and by definition of the Dirac delta function6

1/ 2

V

!(E) = 2 2E

"

Since !(E) = 0 for E < 0, it follows from equation (DFT38) that

!(E)=

xdx

( )

Ne =

and, therefore,

EF =

2 2V 3/2

EF

3! 2

1

3! 2 "e

2

2/3

Determination of the density of states and evaluation of E F in numerical

calculations

To evaluate the density of states we integrate equation (DFT37) numerically. For this

purpose we employ the same mesh composed of N k k-points, k m , in the first Brillouin

zone as when solving equations (DFT31). Similarly, we choose a small step in the

energy, !E , such that the energy will be considered the same within the interval

(E ! "E / 2, E + "E / 2) . Since the total volume of the Brillouin zone is VBZ , the

17

VBZ

Nk

as

!(E) =

2

Nk

% {Number of " (k

km

where the summation extends over all the points of the mesh. When the function !(E)

is known we determine E F by iteratively solving equation (DFT38). An example of the

density of states determined in this way is shown in Fig. 3 for the case of the bcc iron

for which the band structure is displayed in Fig. 2.

Fig. 3. Calculated density of states for the bcc iron with all spins up.

If we do not need to know the density of states but only seek E F , we can directly

evaluate the integral in (DFT38). The contribution of each state ( ! , k m ) to this integral

2

is

if ! ! (k m ) < E F and zero otherwise. Hence, the integral (DFT38) will give Ne if

Nk

N

we include e N k states for the vectors k m of the mesh that correspond to the lowest

2

values of ! ! (k m ) i. e. values of ! ! (k m ) associated with occupied states. The Fermi

18

energy, E F , is then identified with the value of the highest ! ! (k m ) from this set of

occupied states.

2

Example of non-interacting, i. e. free electrons. Since !(k) = k / 2 the occupied states

2

are all within the sphere of radius k F for which E F = k F / 2 ; k F is called the Fermi

vector. The number of such states is

1 4! 3

3

k F and since VBZ = (2! ) V ,

VBZ 3

1 4! 3

V 3

2

1/3

k F = 2 k F . This must be equal to Ne / 2 and thus k F = (3! "e )

and

VBZ 3

6!

2

E F = 1 2 (3! "e )

2 /3

The main distinguishing features of various methods of total energy calculations within

the density functional theory are the choice of the basis functions ! J (r) and potentials,

Vext, in which the electrons move. The 'best choice' depends on the type and size of the

system studied. For example, different choices are the best for simple metals, transition

metals, noble metals, semiconductors and insulators.

Examples of crystal potentials

Full potential: Complete crystal potential with no approximation of its shape (equation

DFT4).

Muffin-tin potential: A flat potential field into which is inserted a lattice of nonoverlapping spheres; inside the spheres the potential has an atomic-like form.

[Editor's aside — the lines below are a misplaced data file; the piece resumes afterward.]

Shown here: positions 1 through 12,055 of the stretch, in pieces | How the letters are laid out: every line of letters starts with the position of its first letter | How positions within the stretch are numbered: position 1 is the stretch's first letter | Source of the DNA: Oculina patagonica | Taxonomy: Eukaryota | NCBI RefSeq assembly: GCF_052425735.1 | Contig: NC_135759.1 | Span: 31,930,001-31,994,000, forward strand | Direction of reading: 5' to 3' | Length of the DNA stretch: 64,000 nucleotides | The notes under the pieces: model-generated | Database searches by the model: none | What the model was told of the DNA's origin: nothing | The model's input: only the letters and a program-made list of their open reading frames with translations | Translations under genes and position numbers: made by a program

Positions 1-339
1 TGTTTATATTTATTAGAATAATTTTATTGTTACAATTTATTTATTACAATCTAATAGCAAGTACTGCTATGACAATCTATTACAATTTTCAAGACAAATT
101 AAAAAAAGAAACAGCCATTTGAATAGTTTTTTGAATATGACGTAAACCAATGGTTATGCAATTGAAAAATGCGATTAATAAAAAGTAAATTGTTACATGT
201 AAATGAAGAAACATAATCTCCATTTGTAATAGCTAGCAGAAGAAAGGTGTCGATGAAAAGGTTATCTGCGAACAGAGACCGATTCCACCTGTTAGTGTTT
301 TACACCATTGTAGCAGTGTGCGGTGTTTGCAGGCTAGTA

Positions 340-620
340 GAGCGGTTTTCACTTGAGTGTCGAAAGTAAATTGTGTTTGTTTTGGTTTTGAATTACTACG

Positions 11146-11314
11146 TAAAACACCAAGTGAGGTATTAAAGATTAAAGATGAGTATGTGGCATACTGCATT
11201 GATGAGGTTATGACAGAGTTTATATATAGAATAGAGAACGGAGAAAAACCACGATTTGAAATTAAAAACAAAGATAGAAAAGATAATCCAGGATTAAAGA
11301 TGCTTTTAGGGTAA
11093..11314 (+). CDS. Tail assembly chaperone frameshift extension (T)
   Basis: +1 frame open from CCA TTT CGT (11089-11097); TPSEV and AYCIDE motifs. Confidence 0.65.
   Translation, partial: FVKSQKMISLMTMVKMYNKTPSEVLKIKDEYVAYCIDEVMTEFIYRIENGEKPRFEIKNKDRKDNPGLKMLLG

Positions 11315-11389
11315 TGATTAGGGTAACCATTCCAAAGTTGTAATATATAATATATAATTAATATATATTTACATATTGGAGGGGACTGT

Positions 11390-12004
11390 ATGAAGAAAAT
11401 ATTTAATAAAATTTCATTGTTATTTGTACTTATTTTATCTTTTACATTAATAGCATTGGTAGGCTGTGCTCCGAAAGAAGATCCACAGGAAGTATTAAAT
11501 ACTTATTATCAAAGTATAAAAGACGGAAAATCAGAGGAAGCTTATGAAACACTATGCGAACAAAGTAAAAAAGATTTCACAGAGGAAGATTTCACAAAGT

Pseudopotentials: The pseudopotential replaces the potential of an atom such that

outside the atomic core, where the electrons are tightly bound to the nucleus, it

reproduces the same electron density as the true atomic potential. The core electrons

are not treated explicitly and valence electrons move in the field of the pseudopotential.

These pseudopotentials are not weak and cannot be treated using the perturbation

theory.

Commonly used bases

(i) Plane waves and/or plane waves-like functions i.e. de-localized basis functions.

(ii) Atomic-like basis functions which are localized in the vicinity of individual atoms.

(iii) Wave functions developing self-consistently by analyzing scattering of an incident

wave by the crystal potential (KKR method).

19

These are usually used in conjunction with pseudopotentials.

OPW:

waves such that they are orthogonal to the core functions.

APW:

The plane waves in the constant potential region are augmented by atomictype functions to match the atomic-like solutions inside the muffin-tin

spheres.

LCAO:

very similar to those obtained for the hydrogen atom.

LMTO:

spheres rather than isolated atoms.

FP-LMTO

functions are used as the basis.

FP-LAPW

basis.

LMTO-ASA

approximation

It is assumed that each atom is at a center of a spherical effective potential well, the

atomic sphere, the volume of which is such that the volume of all the spheres just fills

the space. These spheres are, in general, overlapping so that the geometry is violated.

Relaxation calculations

When evaluating the total energy of a system for fixed positions of the nuclei (or atomic

cores) we find the ground state (minimum energy state) for the electrons. However, the

relaxation of the positions of atoms also lowers the energy of the system. This is in fact

the relaxation sought in atomistic studies which is the main theme of this course.

In principle, this can always be done by evaluating the Hellmann-Feynman forces,

which are then used in a simulation technique as forces acting on atoms. However,

20

direct calculation of these forces is not easy since the electron density must correspond